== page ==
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‘reproofe to these degenerate effeminate dayes?
Carol Banks

This chapter proposes to return the female characters to the centre of history's stage, to reopen the closet to which they were seemingly confined in Henry V. In King John, in addition to the stage presence of the warlike Queen Eleanor, whilst the men are failing to protect their country and save 'mother England' from foreign occupation, brave English women are taking matters into their own hands. Constance's verbal performance in King John is reminiscent of the female roles in Richard III, for here women's tongues are likewise sharp and active. The impact of images of women conveyed via the language of the plays should not be underestimated. It has been argued that William Shakespeare's audiences possessed a highly tuned 'image consciousness' inherited from their medieval ancestors, so that spectators at the drama could readily construct offstage pictures in the mind's eye.

in Shakespeare’s histories and counter-histories

In the Renaissance, the archetype for history was the classical muse Clio, a much-painted figure in an era when the 'history painting' was one of the predominant genres in European visual art. One Renaissance dramatist and poet who never made reference to Clio was William Shakespeare. This book is about official and unofficial versions of the past, histories and counter-histories, in Shakespeare's works and their subsequent appropriations. It builds on a long period in which those of us working in literary and theatre studies have developed an awareness of the extent to which conventional recreations of the past are mediated through the fictionalising structures of narrative. The book explores how the history plays construct counter-historical representations of the dead. It argues that the 'dislocutionary' threat of grief and the performance of the suffering body is a version of the kind of spectator/spectre relationship drawn in any ritualised encounter with the cult of the ancestor. The book combines four historicist readings which explore counter-histories in the early modern period. It examines the relationship between Shakespeare's history plays and alternative dynastic histories. The book also explores questions of history and identity, particularly as they can be configured through performance. It challenges the view that women become progressively marginalised across the histories by arguing that Shakespeare's warlike women enact a power onstage which forces us to rethink official, patriarchal history.

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Artists, histories and counter-histories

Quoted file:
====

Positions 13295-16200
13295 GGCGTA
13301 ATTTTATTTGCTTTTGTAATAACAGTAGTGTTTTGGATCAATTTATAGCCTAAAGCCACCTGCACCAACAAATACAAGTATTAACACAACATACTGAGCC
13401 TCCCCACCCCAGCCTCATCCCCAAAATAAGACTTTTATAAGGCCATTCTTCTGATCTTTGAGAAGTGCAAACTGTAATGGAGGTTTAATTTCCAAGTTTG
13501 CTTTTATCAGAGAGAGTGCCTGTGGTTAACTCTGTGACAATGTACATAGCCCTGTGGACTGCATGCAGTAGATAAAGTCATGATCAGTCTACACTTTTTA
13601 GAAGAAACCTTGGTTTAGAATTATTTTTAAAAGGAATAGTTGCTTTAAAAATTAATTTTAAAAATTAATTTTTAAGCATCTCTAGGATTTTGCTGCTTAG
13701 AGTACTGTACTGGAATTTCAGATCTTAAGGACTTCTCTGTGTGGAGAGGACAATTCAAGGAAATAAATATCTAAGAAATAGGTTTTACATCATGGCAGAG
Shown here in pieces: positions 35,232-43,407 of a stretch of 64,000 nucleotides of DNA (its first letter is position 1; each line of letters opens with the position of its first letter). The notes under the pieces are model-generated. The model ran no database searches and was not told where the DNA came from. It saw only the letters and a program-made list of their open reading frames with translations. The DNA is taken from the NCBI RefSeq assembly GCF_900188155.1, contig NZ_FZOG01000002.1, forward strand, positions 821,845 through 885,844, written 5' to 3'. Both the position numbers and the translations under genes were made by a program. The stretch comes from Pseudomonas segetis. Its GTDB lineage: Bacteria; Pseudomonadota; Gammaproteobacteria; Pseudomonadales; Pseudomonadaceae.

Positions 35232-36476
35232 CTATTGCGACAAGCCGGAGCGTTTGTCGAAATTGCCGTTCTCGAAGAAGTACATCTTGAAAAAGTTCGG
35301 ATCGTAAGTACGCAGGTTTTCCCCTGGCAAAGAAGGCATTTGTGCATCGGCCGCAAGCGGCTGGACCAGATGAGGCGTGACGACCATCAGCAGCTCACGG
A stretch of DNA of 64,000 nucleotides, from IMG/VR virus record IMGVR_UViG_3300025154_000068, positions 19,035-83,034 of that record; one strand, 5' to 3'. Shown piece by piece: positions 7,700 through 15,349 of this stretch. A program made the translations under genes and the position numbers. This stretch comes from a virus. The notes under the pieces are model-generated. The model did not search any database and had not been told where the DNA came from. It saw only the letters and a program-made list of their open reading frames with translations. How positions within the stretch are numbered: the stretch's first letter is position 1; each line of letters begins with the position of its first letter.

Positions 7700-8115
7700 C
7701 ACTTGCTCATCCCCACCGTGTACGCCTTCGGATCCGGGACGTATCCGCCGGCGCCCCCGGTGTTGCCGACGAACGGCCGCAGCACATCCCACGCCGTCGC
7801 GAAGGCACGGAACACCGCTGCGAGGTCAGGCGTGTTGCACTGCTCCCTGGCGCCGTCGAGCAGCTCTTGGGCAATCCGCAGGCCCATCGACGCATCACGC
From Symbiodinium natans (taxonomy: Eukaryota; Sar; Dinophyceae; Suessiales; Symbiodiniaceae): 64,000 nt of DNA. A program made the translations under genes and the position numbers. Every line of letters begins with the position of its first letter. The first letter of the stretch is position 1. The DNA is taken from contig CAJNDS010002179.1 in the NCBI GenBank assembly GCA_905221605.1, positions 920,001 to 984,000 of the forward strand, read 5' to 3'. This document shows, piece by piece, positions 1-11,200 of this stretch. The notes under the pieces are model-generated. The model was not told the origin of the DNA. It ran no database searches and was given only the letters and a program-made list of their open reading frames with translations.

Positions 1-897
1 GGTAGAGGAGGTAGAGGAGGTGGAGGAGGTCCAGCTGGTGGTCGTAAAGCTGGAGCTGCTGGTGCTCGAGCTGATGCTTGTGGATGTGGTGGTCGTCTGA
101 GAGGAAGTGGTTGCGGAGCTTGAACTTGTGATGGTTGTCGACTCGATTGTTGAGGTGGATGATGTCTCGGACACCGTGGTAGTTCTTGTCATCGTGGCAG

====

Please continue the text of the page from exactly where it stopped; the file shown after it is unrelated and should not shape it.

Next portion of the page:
Stuart Hampton-Reeves

women do. Where Rutter, like Joughin and Findlay, turns most of her attention on the suffering body, Carol Banks considers empowered women and their counter-histories. In her chapter, ‘Warlike women: “reproofe to these degenerate, effeminate dayes”?’, Banks challenges the view that women become progressively marginalised across the histories by arguing that Shakespeare’s warlike women

in Shakespeare’s histories and counter-histories
Stephen Orgel

, and so deeply embedded in its conception, that it will repay close attention. Here is a translation of the relevant section: Diodorus writes that the gorgons were warlike women in Africa who were overcome by Perseus, who also killed Queen Medusa; this may be historical. But the fables report, as Apollodorus writes

in Spectacular Performances
Alden T. Vaughan

:09 252 Alden T. Vaughan Guiana as a handbook of native culture as one could have taken Harriot’s to Roanoke. Yet Ralegh’s book was tremendously valuable as a guide to Guiana’s political and geographic divisions and subdivisions. If Harriot’s Briefe and True Report was good amateur anthropology, Ralegh’s Discoverie of Guiana was good amateur geopolitics. There is, of course, the embarrassing matter of Ralegh’s gullibility – as critics have long insisted. He described Amazons, those ‘warlike women’ who (at least those near Guiana) ‘do accompanie with men but once a

in Literary and visual Ralegh
Yves Peyré

Lycosthenes’ 1592 edition of Textor’s Officina , which included both Linocier’s Mythologiae Musae Libellus and Giraldi’s De Musis Syntagma , 20 so that he could easily base his development on the former while inserting some elements from the latter. Textor’s Officina , edited by Lycosthenes, is not strictly speaking a mythographical treatise, but more of a thought-structuring commonplace book. 21 It is of great use to Heywood because it presents historical and mythological figures arranged in thematic categories. Thus the section ‘Of warlike women, and those of

in Thomas Heywood and the classical tradition
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A series of first female presidents from Commander in Chief to House of Cards
Elisabeth Bronfen

The Winter’s Tale in Disowning Knowledge in Seven Plays of Shakespeare (Cambridge: Cambridge University Press, 2003), pp. 193–221. 20 In her article ‘Warlike Women: “reproofe to these degenerate effeminate dayes”’, in Dermot Cavanah, Stuart Hampton-Reeves, and Stephen Langstaffe (eds), Shakespeare’s Histories and Counter-Histories (Manchester: Manchester University Press, 2006), Carol Banks also draws into focus that, while Cordelia is meant to contrast her cruel sisters, she, too, plays a military role, and that while the dowager Queen Eleanor may be less

in Serial Shakespeare